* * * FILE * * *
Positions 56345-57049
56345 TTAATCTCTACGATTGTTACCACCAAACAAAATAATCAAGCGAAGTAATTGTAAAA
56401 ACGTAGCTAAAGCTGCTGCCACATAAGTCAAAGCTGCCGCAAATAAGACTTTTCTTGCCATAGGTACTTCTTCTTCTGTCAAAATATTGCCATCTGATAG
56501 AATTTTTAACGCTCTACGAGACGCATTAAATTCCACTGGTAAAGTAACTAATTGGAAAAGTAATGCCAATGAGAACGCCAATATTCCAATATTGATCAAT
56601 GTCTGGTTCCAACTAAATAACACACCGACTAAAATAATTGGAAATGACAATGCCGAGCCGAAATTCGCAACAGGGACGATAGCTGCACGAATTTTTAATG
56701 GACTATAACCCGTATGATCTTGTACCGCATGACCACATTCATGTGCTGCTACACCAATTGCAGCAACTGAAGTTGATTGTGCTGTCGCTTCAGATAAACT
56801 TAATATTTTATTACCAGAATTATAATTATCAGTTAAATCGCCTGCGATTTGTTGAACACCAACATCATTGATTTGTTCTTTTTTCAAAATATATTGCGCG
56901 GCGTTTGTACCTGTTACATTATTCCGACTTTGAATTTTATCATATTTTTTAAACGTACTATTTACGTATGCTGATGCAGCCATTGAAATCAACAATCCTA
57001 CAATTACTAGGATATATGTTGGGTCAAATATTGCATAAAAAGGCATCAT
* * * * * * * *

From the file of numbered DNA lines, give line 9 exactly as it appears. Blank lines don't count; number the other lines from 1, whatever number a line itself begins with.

57001 CAATTACTAGGATATATGTTGGGTCAAATATTGCATAAAAAGGCATCAT